Title:

Solving parity games through fictitious play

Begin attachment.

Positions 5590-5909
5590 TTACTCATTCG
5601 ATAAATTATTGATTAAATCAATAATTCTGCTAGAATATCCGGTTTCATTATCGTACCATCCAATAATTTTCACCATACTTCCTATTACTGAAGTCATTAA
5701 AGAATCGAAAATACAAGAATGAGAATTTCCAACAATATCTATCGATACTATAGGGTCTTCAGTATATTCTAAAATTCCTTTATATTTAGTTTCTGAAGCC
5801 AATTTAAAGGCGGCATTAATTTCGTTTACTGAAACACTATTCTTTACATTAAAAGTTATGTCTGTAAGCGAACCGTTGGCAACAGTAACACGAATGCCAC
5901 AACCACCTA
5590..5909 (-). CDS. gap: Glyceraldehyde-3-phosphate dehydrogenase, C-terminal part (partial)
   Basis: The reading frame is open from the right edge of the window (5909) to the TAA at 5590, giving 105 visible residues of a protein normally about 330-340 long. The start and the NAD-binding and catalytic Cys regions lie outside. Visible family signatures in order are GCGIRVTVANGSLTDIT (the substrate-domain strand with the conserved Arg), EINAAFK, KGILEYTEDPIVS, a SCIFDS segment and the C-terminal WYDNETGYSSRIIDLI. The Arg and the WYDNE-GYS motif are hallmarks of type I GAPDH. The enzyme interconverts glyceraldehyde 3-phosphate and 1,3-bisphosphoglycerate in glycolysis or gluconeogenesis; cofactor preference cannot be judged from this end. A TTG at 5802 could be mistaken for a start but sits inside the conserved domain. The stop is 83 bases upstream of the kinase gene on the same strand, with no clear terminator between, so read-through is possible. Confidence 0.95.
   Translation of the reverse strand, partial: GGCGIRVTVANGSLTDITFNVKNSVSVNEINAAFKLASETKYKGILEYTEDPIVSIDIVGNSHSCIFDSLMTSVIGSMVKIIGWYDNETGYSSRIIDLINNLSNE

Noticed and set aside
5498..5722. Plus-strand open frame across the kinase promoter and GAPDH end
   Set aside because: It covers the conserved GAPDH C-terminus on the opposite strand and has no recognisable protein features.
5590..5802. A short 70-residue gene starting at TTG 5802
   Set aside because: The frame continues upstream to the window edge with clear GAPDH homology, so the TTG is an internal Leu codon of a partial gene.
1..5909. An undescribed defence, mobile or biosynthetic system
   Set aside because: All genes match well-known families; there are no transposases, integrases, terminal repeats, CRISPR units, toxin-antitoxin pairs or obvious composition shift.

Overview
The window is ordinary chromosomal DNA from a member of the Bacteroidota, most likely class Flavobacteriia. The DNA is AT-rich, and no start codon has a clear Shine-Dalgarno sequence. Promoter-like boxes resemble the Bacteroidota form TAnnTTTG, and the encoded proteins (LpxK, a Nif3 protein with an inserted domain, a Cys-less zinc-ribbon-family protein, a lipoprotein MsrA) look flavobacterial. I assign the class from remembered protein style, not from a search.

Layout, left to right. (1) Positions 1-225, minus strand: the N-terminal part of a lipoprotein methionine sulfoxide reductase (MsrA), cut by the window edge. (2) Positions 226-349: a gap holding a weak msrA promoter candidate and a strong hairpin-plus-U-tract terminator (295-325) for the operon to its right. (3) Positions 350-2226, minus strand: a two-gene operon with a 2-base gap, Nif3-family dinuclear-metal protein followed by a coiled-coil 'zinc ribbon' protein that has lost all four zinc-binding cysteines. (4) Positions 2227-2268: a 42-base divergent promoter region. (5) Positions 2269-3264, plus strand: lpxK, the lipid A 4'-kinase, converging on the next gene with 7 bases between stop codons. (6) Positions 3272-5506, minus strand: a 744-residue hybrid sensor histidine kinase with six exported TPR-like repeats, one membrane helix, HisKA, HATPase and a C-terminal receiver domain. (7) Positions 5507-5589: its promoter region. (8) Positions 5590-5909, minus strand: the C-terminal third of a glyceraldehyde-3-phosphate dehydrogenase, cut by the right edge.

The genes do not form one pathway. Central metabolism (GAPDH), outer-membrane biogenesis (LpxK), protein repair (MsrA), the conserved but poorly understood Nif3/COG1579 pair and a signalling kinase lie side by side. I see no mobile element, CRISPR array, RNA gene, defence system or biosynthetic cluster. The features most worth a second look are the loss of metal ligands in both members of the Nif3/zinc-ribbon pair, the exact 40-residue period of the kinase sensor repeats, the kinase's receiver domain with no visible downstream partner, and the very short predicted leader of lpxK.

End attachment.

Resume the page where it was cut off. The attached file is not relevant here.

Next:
The thesis aims to find an efficient algorithm for solving parity games. Parity games are graphbased, 0sum, 2person games with infinite plays. It is known that these games are determined: all nodes in these games are won by exactly one player. Solving parity games is equivalent to the model checking problem of modal mucalculus; an efficient solution has important implications to program verification and controller synthesis. Although the decision problem of which player wins a given node is generally believed to be in PTIME, all known algorithms so far have been shown to run in (sub)exponential time. The design of existing algorithms either derives from the determinacy proof of parity games or from a purely graph theoretical perspective, using certain rank functions to iteratively search for an optimal solution. Since parity games are 2person, 0sum games, in this thesis I borrow ideas of game theory and investigate the viability of using fictitious play to solve them. Fictitious play is a method where two players choose strategies in strict alternation, and where these choices are “best responses” against the last k (so called bounded recall length) or against all strategies (unbounded recall length) of the other player chosen so far. I use this method to design an algorithm that can solve partity games and study its theoretical and experimental properties. For example, I prove that the basic algorithm solves fully connected games in polynomial time through a number of iterations that is bounded by a small constant. Although the proof is not extended to the general cases in the thesis, the basic algorithm performs demonstrably well against existing solvers in experiments over a large number and variety of games. In particular, the empirically obtained number of iterations that our basic algorithm requires appears to increase polynomially against the game sizes for all the games tested. Furthermore, the algorithm is conjectured to have a run time complexity bounded by O(n4 log2(n)) and I provide a discussion of strategy graphs and their emperically observed properties that motivates this conjecture. One caveat of fictitious play with bounded recall length is that the algorithm may fail to converge to the optimal solution due to the presence of nonoptimal strategy cycles of length greater than 2. In this thesis, I observe that in practice such cases account for less than 0.01% of the games tested. Different cycle resolution methods are explored in the thesis to address this. One particular method combines our basic algorithm and the discrete strategy solver together such that the resulting algorithm is guaranteed to terminate with the optimal solution. Also, this combined solver shares the runtime performance of fictitious play.